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How to stop an adult daughter abusing elderly mom's credit

By

To Her Credit
To Her Credit, Sally Herigstad
Sally Herigstad is a certified public accountant and the author of "Help! I Can't Pay My Bills: Surviving a Financial Crisis" (St. Martin's Press, 2006). She writes "To Her Credit," a weekly reader Q&A column about issues involving women, credit and debt, for CreditCards.com, and also wrote for MSN Money, Interest.com and Bankrate.com, and has guested on Martha Stewart Radio and other programs. See her website SallyHerigstad.com for more personal finance tips and free budgeting worksheets.
Ask Sally a question, or read her previous answers in the To Her Credit archive
Question for the CreditCards.com expert

Dear To Her Credit,
My younger sister, age 42, has been using my elderly mother's credit card to purchase things on the Internet and on shopping channels. Mum has tried changing the card number, but somehow my sister manages to get it again. She has charged $6,000 in junk in the past three months. Mum has dementia, and my sister is seriously abusive and violent. What can we do as family members to help her? Mum is afraid of her. -- Jennie

Answer for the CreditCards.com expert

Dear Jennie,
I'm so glad you wrote and are seeking help. This is a serious abuse case and you must act immediately to protect Mum.

The first thing you should do is contact the credit card company and report that the card has been stolen. Your mom may not be able to get out of the $6,000 in charges because she didn't report the card as stolen, but it doesn't hurt to explain the situation. I asked David Okrent, an elder law attorney and financial expert based in Long Island, about this situation. "It's possible if she calls the credit card company and says the card has been misused, the credit card company may go after the sister for it," he says. "That's what I would expect. Let the course play itself out a little bit. I don't think it has to be more complicated."

Your mom can also consider placing a freeze on her credit by contacting the three credit bureaus: Experian, Equifax and TransUnion. This will prevent any additional lines of credit being opened by anyone other than your mother. Please read our article, "Put your credit report on ice with a credit freeze" for more information.

Also, you need to make sure your mother is safe. She may or may not be able go to the district attorney's office herself and get a Temporary Restraining Order, but you can do it for her. Karen Fitzgerald, a Los Angeles-based attorney specializing in elder law, says, "We call these 'kick out' orders." Under California law, they're good for 21 days. "Then there is an evidentiary hearing and further orders are made that could keep the sister away from mom's house for three years."

Most abuse cases have ups and downs, and if things are momentarily quiet, you may feel a restraining order is overkill. Use your best judgment, but remember that stealing credit card numbers -- even from a relative -- is blatant theft and abuse. The fact that your mother changed her credit card number to try to stop her from using them shows your sister did not have permission to use them. And when your sister is thwarted and forced to come to terms with her actions, she will probably get more violent, not less.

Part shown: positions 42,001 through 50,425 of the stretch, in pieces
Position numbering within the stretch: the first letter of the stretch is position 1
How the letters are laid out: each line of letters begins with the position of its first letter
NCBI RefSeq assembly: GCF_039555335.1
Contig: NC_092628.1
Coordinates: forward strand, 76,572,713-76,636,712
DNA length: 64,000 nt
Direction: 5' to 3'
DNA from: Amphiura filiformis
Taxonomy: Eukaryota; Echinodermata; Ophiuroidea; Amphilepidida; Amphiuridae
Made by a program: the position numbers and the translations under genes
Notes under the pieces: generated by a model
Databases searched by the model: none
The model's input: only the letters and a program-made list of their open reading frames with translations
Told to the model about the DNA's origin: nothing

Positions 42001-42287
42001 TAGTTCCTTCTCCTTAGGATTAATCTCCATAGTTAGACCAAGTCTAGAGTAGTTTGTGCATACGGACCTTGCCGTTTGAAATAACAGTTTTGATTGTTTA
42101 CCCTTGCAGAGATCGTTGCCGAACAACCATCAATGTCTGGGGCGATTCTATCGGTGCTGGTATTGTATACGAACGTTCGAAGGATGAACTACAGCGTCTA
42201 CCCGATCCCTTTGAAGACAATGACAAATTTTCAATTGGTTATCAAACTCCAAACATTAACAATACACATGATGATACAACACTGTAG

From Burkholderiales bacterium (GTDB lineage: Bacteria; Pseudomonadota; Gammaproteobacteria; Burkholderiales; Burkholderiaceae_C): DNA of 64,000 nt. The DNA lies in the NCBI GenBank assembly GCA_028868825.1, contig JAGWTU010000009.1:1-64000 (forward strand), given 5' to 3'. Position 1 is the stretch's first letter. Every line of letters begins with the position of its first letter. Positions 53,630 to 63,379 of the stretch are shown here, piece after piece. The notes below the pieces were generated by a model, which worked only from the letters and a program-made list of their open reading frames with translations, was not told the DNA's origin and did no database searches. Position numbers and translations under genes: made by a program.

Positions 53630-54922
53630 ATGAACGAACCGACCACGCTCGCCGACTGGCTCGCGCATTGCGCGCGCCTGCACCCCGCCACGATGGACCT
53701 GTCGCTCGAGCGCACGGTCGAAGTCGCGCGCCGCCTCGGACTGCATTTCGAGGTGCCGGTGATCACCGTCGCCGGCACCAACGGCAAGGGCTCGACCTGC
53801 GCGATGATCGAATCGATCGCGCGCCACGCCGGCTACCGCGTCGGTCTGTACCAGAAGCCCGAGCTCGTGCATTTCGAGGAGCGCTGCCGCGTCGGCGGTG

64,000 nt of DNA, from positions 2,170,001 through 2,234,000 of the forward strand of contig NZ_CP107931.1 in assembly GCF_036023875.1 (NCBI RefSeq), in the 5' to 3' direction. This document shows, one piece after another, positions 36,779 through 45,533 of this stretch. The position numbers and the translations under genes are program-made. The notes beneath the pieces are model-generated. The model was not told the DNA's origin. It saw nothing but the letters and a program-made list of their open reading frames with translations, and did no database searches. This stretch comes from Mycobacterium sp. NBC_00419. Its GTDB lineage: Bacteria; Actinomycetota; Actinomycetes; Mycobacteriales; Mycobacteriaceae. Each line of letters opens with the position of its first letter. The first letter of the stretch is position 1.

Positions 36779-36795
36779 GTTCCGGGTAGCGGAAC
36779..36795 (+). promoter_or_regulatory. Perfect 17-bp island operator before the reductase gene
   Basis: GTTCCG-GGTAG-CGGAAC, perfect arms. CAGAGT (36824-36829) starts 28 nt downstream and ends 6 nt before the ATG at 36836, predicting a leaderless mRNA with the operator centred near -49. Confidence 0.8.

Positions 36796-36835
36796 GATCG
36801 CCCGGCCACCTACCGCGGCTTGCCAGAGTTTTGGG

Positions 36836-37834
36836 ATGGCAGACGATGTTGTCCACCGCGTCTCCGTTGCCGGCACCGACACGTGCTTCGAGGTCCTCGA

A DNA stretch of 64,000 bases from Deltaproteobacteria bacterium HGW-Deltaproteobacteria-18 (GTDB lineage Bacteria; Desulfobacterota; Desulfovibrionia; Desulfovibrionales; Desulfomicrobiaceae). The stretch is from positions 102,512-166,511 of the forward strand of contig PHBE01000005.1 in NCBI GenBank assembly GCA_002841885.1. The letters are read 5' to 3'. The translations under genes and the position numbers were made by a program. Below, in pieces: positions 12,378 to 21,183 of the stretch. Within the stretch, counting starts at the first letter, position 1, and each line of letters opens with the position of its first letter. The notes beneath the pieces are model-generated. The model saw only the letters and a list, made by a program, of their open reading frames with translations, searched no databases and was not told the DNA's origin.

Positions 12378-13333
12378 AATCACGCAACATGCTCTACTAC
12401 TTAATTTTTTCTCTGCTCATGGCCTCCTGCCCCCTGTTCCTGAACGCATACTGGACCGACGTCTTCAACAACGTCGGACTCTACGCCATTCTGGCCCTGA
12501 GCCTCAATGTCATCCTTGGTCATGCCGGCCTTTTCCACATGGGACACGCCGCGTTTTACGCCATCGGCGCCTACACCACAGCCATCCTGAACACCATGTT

Elder abuse like this is more prevalent than you might think. "The whole country is focused on elder care abuse. It's not uncommon," says Okrent. "That's why the DA's office is important. It's possible that there will be an order of protection to protect both the mother and the daughter. In all these elder abuse cases, whoever is doing this is always intimidating everybody. They're criminals."

If you call the DA, make sure you haven't taken any shortcuts as you help your mom. "The thing to keep in mind is that once it goes into the DA's hands, it becomes the DA's case," says Okrent. "She's got to have clean hands. The DA will investigate everything." Be careful not to co-mingle your funds and your mom's funds and you should be OK.

Going forward, you or another responsible party should become your mother's conservator or successor trustee and take control of her finances. Fitzgerald says, "She should immediately look for mom's estate plan if she has one, and the successor trustee should step in and handle all of mom's financial affairs. If there is no estate plan, then a conservatorship petition should be brought for both the estate and the person, especially if mom has dementia. Once a conservatorship is in place, the conservator should petition the court for an order under the probate code that the violent sister return the money."

You will need good legal advice throughout this process. You can find a lawyer near your mom that specializes in elder care from the National Academy of Elder Law Attorneys.

It's hard to have to take legal action when family members are involved. But it's worse to wait until it's too late to do much good, as Fitzgerald has observed in more than one case. "I have seen fraudulent Powers of Attorney where life savings can be wiped out in a few transactions," says Fitzgerald. "Family members [must] be proactive at the first sign that mom or dad is 'slipping.'" You can find help to take care of your mom, yourself and your mom's credit.

See related: Put your credit report on ice with a credit freeze, Protecting the elderly from credit card collectors, When family members ruin your credit

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Published: July 8, 2011


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